MedElite’s Tips for National Healthy Aging Month
Welcome to the September 2023 edition of the MedElite Monthly Newsletter, your reliable source for the latest insights in healthcare and wellness. As the healthcare landscape continues to evolve, our commitment to delivering timely updates remains unwavering. In this issue, we delve into pressing topics that impact your health and well-being, providing you with expert perspectives and actionable advice.
In this edition, we explore Medicaid funding for long-term care in the post-pandemic period, spotlighted by our Chief Medical Officer, Dr. Rekha Bhandari. We also discuss the expansion of Med-PaLM 2, Google’s cutting-edge medical AI, and how it’s transforming patient care. Lastly, September marks National Healthy Aging Month, we share five essential tips to help you age gracefully and healthily.
At MedElite, we’re dedicated to your well-being, today and tomorrow. Stay tuned for these compelling articles and more in our September 2023 newsletter.
On September 13th, Dr. Rekha Bhandari, CMO of The MedElite Group, published the following piece to LinkedIn discussing the genesis of and growing demand for home healthcare services:
The Future of Medicaid Funding for Long-Term Care
As the American healthcare system evolves post-COVID, one crucial aspect remains the future of Medicaid in the long-term care sector. Medicaid plays a pivotal role in supporting low-income individuals, including seniors and disabled individuals, who require extended care services. However, potential changes in Medicaid funding could have far-reaching consequences, impacting both care facilities and the residents who depend on them.
The potential consequences of reduced Medicaid funding or changes in reimbursement rates for long-term care facilities are widespread. One of the most immediate impacts would be increased financial strain on these facilities. Many long-term care providers already operate on thin margins, and any reduction in funding could force them to cut corners or compromise the quality of care provided. This issue, in turn, could lead to negative outcomes for residents, including neglect, inadequate staffing, and decreased access to essential services. What’s more, seniors and disabled individuals often have limited financial resources and rely heavily on Medicaid to access necessary care. Any reduction in funding could leave these patients with limited choices or no care options at all. Such deficiencies can also jeopardize staff well-being, stoking burnout and harming facility personnel retention.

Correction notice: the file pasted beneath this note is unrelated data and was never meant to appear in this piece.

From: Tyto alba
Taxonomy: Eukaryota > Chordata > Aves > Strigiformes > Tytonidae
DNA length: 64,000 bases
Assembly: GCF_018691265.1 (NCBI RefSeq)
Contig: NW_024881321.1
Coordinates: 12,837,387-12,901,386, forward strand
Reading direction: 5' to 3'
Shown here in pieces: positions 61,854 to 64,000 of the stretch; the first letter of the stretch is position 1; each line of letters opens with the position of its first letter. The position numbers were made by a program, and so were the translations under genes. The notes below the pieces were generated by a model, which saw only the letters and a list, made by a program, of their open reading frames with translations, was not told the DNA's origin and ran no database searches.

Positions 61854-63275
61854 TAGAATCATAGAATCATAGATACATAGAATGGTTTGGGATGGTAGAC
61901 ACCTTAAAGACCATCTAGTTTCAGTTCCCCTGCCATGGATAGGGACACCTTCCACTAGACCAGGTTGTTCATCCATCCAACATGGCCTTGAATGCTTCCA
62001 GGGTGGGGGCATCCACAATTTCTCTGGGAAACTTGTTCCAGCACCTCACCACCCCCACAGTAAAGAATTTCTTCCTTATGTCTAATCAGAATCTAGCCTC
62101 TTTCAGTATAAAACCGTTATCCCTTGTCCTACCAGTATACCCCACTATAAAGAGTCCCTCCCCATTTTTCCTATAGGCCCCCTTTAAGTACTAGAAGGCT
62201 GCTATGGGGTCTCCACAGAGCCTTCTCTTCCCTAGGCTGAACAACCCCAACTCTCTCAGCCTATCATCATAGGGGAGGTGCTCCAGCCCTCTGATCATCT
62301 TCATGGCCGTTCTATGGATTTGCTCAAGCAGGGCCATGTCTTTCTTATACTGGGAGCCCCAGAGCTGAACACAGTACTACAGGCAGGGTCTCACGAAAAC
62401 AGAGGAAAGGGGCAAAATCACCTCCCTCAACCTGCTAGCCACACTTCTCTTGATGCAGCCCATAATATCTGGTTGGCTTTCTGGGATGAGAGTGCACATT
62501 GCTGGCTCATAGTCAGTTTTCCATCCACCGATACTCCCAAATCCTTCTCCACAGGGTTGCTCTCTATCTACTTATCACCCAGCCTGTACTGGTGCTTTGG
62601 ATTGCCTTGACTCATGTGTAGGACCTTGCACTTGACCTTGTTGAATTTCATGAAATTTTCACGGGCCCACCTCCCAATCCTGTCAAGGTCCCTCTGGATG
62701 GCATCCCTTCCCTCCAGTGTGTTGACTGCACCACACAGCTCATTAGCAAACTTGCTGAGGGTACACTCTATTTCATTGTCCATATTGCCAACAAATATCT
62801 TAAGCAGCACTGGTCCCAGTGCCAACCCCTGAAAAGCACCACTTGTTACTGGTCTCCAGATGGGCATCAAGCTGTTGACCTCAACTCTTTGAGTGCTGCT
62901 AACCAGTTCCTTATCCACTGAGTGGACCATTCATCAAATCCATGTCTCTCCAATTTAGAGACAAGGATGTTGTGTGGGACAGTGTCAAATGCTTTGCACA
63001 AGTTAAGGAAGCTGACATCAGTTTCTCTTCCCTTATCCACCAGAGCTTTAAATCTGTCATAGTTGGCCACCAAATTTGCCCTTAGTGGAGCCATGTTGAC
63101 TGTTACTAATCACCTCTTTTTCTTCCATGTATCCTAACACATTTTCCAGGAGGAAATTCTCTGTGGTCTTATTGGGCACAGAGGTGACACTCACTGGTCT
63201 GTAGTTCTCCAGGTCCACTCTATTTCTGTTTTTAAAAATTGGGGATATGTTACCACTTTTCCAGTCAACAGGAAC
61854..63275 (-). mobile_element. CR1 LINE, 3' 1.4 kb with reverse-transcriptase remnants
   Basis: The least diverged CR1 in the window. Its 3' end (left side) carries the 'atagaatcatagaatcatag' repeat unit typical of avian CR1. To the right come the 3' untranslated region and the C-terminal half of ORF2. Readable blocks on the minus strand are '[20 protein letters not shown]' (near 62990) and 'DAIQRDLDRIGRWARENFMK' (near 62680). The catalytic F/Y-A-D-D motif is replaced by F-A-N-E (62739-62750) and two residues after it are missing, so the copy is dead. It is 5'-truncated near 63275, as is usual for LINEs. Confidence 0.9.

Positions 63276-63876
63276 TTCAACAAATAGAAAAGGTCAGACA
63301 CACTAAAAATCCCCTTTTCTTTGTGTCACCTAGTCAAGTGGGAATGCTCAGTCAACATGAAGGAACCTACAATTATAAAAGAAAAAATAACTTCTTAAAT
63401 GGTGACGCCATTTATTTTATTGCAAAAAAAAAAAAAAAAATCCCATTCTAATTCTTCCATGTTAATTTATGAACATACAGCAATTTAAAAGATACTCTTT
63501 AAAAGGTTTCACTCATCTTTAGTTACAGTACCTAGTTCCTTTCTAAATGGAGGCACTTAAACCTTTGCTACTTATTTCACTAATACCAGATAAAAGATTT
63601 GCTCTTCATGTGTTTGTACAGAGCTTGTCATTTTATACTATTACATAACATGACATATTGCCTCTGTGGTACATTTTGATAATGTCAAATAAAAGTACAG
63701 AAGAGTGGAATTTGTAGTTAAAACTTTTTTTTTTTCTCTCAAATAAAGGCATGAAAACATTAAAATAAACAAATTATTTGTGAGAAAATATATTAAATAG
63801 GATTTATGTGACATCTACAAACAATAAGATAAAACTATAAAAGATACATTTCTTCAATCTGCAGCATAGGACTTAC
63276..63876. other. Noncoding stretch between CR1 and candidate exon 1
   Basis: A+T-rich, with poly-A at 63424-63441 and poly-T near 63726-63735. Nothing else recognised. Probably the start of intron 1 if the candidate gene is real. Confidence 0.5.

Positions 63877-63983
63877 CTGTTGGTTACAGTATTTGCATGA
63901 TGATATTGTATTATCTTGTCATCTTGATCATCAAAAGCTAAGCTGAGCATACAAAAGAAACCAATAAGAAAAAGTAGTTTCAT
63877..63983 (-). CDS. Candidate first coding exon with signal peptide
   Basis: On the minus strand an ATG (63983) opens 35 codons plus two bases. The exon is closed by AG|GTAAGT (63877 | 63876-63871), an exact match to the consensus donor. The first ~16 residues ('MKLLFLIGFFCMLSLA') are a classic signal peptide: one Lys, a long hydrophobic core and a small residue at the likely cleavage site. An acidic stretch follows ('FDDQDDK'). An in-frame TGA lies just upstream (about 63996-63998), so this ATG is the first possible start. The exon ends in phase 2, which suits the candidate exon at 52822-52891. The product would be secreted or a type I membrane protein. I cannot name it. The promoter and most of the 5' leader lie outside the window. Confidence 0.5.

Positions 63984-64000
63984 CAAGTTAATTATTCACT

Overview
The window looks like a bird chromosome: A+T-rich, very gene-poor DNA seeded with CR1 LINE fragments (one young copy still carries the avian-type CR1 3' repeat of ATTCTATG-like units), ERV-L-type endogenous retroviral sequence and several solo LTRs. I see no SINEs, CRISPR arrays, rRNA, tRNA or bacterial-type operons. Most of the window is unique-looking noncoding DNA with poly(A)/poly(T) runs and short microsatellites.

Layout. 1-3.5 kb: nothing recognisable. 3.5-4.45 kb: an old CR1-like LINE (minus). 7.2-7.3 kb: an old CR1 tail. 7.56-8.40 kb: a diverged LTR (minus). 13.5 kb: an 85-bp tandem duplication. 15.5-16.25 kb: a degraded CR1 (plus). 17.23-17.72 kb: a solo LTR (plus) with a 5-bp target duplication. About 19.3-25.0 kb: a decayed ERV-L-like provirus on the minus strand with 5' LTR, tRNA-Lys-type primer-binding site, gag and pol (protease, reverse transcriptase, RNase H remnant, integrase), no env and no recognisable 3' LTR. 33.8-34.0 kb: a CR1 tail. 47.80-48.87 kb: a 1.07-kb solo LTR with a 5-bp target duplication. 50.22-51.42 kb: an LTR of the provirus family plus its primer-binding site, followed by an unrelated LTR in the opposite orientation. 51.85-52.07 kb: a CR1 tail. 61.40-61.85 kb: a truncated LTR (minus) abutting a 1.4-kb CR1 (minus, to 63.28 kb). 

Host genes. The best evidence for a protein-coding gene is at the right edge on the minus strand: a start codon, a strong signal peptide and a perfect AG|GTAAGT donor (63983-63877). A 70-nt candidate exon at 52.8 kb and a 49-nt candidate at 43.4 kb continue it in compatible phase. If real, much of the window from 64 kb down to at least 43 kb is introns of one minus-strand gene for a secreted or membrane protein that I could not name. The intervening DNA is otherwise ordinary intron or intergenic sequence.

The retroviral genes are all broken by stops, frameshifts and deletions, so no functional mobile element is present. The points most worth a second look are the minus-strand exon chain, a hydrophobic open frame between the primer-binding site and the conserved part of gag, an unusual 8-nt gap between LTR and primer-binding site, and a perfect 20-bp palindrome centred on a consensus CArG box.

(Click here or the link above to read Dr. Rekha Bhandari’s full piece)
Google is expanding access to its medical-specific large language model, Med-PaLM 2, for healthcare and life sciences customers through a preview program in September. Since April, a select group of leading healthcare entities – including HCA Healthcare, Mayo Clinic, and Meditech – has been testing the AI system, which was originally introduced in March. Along the way, Med-PaLM 2 improved its accuracy by 19 percent, achieving an 86.5 percent accuracy rate in answering US medical licensing exam-style questions.